USCIS is preparing to roll out a significant change in the process for filing new H-1B petitions in 2020 in an attempt to reduce some of the uncertainty and inefficiency that the current lottery process has created.  The H-1B program allows companies in the United States to temporarily employ foreign workers in specialty occupations that require a bachelor’s degree or higher in the specific specialty, or its equivalent. 

This year, under the proposed rule, companies who want to hire an H-1B worker will first file a streamlined electronic pre-registration with a new $10 fee. USCIS is then expected to conduct the annual H-1B lottery from the pool of timely filed electronic pre-registrations.  If a company’s case is selected, the company will then be notified that they are eligible to file a full and complete H-1B petition (including the full H-1B filing fees) within a designated (yet to be determined) filing period.

H-1B Process Overview

There is an annual numerical limit (“cap”) of 65,000 new H-1B visas available each year.  The first 20,000 petitions filed on behalf of workers (“beneficiaries”) with a U.S. Master degree or higher are exempt from the cap. Applications to extend a previously granted H-1B status, to change employers, or to change the terms of employment are generally not subject to the cap. Also not subject to the H-1B cap are H-1B workers who are petitioned for or employed at a higher education institution or its affiliated or related nonprofit entities, a nonprofit research organization, or a government research organization.   

The H-1B cap is reset each year at the start of the federal fiscal year, October 1st.  The first day that employers may file for new potential workers each year is approximately April 1st. For several years, USCIS has received enough full and complete petitions to fill all 65,000 visas and the 20,000 Master degree visas within the first few days of the application period.  At that point a lottery has been conducted to determine which petitions would be reviewed and all cases that are not selected are returned. USCIS selects enough cases to take into account denials and rejections. Under this system, employers must have a full petition prepared and submitted, whether or not they are selected for the lottery.  There can also be months of waiting to find out if your submission of a complete petition is going to be accepted for review or rejected only because your application was not chosen in the lottery.

 

Changes for Fiscal Year 2021

This year, USCIS is planning to implement a new system to handle the lottery process.  In a new rule set to take effect December 9, 2019, USCIS will require a pre-registration system with an additional $10 fee to start sometime between January and March.  USCIS stated that “the registration fee is part of an agency-wide effort to modernize and more efficiently process applications to live or work in the United States.”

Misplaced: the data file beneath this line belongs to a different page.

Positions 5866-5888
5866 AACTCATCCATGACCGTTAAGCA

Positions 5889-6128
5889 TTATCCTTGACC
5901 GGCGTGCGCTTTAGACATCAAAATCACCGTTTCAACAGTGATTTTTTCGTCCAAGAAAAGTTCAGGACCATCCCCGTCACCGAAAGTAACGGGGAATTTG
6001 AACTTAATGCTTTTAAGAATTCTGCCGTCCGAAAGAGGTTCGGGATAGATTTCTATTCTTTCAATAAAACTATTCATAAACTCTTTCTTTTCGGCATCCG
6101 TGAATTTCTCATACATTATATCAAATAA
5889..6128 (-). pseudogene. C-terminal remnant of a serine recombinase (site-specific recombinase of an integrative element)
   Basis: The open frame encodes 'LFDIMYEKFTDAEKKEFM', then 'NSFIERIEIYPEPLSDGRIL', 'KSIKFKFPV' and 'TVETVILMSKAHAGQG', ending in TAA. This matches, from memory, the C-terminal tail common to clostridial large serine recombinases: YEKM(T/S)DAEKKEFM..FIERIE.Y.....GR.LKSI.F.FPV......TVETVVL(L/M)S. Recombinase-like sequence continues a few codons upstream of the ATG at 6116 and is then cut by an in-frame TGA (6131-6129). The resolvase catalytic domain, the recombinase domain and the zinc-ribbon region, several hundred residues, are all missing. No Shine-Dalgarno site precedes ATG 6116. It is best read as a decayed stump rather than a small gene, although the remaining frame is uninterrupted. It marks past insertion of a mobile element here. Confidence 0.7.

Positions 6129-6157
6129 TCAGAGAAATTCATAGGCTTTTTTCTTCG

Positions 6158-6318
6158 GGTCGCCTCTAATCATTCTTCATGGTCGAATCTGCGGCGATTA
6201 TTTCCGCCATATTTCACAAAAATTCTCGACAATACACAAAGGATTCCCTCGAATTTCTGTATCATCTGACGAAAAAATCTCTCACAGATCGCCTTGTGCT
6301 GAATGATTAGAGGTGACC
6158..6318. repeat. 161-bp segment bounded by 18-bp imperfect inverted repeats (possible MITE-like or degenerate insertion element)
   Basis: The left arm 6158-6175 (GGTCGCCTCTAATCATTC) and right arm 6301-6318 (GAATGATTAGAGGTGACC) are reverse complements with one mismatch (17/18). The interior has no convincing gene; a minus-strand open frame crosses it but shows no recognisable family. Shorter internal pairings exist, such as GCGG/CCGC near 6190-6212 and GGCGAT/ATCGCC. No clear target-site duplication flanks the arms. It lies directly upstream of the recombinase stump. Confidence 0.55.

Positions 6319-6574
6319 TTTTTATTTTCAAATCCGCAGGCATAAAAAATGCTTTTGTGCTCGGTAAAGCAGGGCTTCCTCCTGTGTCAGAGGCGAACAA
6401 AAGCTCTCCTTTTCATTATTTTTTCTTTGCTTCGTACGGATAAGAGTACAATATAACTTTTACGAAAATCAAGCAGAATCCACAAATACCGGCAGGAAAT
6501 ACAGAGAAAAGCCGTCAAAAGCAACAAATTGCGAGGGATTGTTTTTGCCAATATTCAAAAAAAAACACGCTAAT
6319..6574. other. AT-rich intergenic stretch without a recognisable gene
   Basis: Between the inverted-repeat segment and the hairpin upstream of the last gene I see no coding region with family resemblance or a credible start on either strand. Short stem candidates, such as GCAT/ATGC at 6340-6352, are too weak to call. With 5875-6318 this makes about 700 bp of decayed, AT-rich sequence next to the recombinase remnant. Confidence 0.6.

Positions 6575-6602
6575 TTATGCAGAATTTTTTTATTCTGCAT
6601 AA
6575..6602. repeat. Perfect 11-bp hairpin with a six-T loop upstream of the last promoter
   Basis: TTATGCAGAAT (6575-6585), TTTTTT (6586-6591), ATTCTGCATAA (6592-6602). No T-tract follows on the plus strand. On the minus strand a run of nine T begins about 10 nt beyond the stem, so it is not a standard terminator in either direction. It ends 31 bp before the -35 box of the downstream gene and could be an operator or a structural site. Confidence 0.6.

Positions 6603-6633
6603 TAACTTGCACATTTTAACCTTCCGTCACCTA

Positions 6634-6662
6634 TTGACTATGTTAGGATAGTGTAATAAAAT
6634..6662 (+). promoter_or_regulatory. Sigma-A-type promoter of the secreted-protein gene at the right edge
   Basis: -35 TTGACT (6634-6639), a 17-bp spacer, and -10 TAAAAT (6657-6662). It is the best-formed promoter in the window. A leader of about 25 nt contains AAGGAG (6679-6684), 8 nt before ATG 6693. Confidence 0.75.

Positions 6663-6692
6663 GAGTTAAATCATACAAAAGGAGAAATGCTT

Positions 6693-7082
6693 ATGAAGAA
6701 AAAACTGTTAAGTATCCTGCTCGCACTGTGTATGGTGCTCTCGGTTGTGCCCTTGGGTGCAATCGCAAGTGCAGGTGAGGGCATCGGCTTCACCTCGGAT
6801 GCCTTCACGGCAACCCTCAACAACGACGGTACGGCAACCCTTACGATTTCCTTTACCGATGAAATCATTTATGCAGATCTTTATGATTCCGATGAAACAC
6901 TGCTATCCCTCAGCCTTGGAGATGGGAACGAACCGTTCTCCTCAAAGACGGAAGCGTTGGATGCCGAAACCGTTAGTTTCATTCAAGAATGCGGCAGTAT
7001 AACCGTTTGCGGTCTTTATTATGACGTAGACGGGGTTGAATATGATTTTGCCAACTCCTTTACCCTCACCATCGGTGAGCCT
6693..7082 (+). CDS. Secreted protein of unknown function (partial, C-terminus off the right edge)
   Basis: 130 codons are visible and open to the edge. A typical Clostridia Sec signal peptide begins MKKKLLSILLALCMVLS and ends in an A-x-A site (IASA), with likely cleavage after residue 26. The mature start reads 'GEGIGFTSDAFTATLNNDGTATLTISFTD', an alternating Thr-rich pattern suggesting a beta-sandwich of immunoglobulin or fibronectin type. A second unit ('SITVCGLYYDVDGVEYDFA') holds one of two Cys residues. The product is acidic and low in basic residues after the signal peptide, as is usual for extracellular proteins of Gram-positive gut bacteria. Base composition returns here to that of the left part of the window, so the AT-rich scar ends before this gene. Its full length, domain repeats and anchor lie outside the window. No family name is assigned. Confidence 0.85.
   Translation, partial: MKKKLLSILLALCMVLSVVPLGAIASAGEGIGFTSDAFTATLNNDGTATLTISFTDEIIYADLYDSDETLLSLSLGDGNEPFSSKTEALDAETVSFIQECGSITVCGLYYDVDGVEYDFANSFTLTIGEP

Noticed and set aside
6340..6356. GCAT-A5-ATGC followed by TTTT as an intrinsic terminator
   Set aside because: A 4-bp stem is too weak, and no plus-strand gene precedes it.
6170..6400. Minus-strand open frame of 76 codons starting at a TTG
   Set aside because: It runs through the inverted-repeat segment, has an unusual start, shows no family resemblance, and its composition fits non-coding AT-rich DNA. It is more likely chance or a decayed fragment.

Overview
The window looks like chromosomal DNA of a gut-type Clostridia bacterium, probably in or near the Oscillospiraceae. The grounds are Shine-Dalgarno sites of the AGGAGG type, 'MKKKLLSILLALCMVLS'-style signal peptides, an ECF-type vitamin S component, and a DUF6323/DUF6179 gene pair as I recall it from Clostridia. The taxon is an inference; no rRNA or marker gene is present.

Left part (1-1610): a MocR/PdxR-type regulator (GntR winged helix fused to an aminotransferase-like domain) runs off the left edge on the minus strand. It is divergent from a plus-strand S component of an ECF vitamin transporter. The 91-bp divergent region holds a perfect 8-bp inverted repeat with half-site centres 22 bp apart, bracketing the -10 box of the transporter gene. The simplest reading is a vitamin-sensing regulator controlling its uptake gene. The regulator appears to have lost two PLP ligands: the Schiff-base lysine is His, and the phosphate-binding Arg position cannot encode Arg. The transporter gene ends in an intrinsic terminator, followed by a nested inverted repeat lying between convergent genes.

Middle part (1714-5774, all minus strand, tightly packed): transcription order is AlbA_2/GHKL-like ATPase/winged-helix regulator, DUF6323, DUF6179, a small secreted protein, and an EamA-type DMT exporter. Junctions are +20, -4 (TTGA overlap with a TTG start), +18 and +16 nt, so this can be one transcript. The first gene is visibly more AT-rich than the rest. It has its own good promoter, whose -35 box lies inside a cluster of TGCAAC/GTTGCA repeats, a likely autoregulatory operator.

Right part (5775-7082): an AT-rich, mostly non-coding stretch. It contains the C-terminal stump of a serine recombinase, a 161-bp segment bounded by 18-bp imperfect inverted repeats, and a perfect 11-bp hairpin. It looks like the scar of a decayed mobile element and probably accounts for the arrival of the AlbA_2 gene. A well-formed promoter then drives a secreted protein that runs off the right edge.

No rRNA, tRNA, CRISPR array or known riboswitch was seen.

There are many details and deadlines that USCIS has yet to announce, but we do know that the new system will include a required electronic pre-registration system for each potential H-1B  position. Employers will pay a $10 non-refundable fee for each H-1B electronic pre-registration submitted by petitioning employers, including those eligible for the advanced degree exemption. Payments will be made via pay.gov.  It is expected that credit card, debit card, check or savings accounts will all be acceptable forms of payment. Employers will be able to file and pay for multiple pre-registrations.

USCIS will choose from the pre-registration pool which employers and positions may then move on to the next round and submit a completed petition with all filing fees for a full evaluation.  The benefit of the new system to employers is that a complete petition for an H-1B worker (Form I-129), labor certification, and all supporting documents do not have to be prepared until an employer is selected through the pre-registration process. It should be noted that due to the expected time frame between the pre-registration selection and final filing deadline, it will be advisable to do some preparation work beyond the streamlined registration prior to lottery selection. These changes also mean that employers should be prepared to start the H-1B earlier than in previous years.

USCIS is conducting several rounds of testing of the new system before announcing more details.  If USCIS completes successful testing, the government will announce the initial registration period and more details in the Federal Register. It is expected that if USCIS moves forward with the new system, pre-registration would be open sometime between January and March 2020.